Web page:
The arrival of a Republican Congress in Washington, D.C. has improved the legislative climate for business and insurance issues, or so it is believed. But industry lobbyists salivating over tort reform and regulatory changes will probably see those issues watered down by political realities, according to a panel at the 1995 Report on the Government and Insurance. Attendees heard Washington insider reports from Barbara Haugen, director of federal affairs for the National Association of Insurance Brokers (NAIB); Peter Lefkin, vice president of government affairs at The Fireman's Fund Insurance Co.; Gordon Stewart, president of the Insurance Information Institute; and Ken Schneider, a senior vice president at Alexander & Alexander.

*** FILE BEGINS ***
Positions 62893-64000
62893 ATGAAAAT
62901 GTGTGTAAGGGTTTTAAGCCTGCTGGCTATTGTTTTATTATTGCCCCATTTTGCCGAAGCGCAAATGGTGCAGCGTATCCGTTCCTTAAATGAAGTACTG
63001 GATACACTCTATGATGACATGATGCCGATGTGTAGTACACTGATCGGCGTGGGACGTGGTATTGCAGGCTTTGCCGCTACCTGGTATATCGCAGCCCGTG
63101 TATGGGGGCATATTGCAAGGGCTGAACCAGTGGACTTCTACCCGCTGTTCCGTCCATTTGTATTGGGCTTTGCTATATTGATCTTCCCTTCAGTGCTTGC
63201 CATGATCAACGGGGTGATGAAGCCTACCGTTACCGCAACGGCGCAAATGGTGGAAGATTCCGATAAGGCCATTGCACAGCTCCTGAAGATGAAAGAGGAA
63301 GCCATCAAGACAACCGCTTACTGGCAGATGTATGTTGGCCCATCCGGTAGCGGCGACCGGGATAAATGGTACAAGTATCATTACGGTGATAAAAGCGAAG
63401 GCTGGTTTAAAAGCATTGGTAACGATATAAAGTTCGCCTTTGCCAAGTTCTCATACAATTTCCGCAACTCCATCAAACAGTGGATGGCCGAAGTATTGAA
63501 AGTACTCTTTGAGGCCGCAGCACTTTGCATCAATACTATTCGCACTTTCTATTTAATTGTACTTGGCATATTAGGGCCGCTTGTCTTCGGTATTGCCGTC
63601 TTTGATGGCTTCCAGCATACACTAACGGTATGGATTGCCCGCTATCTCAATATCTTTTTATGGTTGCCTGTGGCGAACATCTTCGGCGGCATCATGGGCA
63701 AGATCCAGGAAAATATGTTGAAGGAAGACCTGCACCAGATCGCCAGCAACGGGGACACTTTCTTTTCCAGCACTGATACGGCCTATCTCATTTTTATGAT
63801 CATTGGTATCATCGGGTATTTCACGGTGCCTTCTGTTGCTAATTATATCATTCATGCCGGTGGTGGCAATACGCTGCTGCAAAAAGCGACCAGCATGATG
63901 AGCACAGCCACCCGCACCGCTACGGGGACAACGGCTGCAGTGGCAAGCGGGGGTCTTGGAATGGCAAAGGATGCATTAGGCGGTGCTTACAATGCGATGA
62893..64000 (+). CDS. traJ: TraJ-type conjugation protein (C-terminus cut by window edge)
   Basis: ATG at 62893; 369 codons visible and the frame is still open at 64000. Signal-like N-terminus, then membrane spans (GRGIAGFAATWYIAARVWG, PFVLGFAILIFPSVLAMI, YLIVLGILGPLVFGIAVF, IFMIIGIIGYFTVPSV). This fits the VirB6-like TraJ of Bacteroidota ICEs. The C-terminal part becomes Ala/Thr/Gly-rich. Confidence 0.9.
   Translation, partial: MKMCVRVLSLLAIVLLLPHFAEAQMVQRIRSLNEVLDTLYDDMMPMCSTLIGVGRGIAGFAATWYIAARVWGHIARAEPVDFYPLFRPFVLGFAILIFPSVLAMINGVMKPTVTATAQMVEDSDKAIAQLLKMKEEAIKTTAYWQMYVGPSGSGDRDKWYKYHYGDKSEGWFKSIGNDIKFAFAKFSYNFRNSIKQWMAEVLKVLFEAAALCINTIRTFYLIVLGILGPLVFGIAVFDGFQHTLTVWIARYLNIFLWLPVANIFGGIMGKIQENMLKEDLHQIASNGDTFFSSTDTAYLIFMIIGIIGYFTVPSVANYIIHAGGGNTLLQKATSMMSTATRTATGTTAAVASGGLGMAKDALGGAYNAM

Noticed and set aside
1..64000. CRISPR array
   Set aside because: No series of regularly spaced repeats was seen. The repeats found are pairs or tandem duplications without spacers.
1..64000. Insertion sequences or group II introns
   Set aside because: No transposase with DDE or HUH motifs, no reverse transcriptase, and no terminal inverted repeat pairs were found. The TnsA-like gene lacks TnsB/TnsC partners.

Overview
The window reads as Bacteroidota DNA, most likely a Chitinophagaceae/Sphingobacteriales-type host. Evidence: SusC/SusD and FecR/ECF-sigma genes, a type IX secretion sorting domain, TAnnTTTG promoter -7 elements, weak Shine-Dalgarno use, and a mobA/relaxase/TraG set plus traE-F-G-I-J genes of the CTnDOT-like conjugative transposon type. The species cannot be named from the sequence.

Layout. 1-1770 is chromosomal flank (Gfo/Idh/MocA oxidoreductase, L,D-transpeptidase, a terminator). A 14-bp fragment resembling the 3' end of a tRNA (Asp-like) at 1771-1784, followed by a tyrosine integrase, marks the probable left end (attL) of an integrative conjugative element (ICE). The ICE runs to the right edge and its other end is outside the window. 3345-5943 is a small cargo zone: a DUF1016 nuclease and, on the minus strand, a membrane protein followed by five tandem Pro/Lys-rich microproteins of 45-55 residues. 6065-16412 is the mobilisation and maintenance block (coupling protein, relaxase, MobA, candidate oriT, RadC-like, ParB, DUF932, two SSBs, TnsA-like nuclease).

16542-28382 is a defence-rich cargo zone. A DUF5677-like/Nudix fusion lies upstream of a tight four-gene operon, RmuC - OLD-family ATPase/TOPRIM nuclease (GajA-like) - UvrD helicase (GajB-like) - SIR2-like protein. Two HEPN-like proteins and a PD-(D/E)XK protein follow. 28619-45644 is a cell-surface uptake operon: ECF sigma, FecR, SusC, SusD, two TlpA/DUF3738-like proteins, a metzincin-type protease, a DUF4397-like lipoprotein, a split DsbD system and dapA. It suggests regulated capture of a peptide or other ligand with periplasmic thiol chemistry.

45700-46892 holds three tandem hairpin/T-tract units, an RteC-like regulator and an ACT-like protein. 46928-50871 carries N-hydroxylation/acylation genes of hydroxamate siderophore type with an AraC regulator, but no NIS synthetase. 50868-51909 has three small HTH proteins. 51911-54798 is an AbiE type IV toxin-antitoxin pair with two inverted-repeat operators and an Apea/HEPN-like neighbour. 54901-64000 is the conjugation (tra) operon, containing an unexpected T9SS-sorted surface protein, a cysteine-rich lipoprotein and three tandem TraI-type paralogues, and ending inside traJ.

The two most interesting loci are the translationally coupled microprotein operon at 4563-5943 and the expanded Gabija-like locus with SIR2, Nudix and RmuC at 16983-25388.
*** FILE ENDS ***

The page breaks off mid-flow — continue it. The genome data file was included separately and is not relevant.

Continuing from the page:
Tort reform legislation that would limit punitive damages sailed through the House of Representatives this year, but lobbying efforts will probably alter the legislation in the Senate. "The bill that passed the House was an industry wish list, but the Senate has concerns about the House bill, and you can never underestimate the power of the trial bar," Mr. Lefkin said.
Facing more favorable prospects is a proposal to create a government-backed private insurance company to issue natural disaster coverage. …